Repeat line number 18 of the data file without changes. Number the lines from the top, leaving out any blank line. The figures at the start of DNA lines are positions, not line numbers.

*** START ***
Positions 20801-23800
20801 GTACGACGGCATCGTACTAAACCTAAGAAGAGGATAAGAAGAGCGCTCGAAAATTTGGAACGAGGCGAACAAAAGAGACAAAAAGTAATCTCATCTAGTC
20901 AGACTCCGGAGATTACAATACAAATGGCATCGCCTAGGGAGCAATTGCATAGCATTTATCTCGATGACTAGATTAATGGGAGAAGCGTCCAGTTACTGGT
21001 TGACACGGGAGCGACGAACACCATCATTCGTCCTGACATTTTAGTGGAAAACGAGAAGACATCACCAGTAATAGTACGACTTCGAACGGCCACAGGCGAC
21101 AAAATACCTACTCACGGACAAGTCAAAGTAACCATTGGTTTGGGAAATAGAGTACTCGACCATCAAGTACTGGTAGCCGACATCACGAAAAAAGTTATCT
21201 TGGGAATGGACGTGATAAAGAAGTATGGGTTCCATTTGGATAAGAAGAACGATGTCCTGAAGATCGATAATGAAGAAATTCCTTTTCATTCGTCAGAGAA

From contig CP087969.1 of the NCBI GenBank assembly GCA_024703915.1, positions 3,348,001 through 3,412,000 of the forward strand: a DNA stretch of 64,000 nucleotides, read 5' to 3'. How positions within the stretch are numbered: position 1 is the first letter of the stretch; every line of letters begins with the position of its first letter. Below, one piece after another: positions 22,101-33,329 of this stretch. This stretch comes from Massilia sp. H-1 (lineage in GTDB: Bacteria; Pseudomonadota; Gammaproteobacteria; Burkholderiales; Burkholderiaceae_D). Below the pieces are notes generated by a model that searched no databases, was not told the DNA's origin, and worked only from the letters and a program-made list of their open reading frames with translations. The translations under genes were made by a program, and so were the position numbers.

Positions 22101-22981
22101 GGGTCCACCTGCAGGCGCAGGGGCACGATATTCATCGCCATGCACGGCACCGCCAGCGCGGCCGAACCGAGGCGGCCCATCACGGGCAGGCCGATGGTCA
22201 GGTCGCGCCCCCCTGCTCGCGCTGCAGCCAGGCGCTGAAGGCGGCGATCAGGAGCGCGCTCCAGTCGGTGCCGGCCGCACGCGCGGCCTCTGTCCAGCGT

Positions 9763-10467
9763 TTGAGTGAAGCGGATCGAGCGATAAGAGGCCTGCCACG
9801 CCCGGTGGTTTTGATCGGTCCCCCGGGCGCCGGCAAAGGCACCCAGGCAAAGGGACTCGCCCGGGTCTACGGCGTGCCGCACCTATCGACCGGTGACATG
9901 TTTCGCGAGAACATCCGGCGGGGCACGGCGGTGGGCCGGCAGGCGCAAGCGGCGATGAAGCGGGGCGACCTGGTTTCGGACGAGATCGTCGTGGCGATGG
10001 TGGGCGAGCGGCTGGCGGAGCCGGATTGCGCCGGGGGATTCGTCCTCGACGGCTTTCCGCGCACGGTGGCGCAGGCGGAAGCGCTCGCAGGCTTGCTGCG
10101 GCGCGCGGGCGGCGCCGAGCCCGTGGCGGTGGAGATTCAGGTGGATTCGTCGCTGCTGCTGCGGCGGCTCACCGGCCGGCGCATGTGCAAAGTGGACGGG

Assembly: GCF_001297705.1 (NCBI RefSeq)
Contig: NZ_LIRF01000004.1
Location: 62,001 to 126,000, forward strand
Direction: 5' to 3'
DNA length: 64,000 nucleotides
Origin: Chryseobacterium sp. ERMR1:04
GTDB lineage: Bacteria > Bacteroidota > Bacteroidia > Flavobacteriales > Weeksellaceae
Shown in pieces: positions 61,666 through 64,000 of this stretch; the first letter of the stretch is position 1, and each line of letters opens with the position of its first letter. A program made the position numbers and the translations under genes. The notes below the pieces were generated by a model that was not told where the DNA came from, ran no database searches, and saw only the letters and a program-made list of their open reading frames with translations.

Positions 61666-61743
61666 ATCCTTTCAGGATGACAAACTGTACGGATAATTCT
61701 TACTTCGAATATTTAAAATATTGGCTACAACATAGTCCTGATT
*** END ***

Contig: NZ_LIRF01000004.1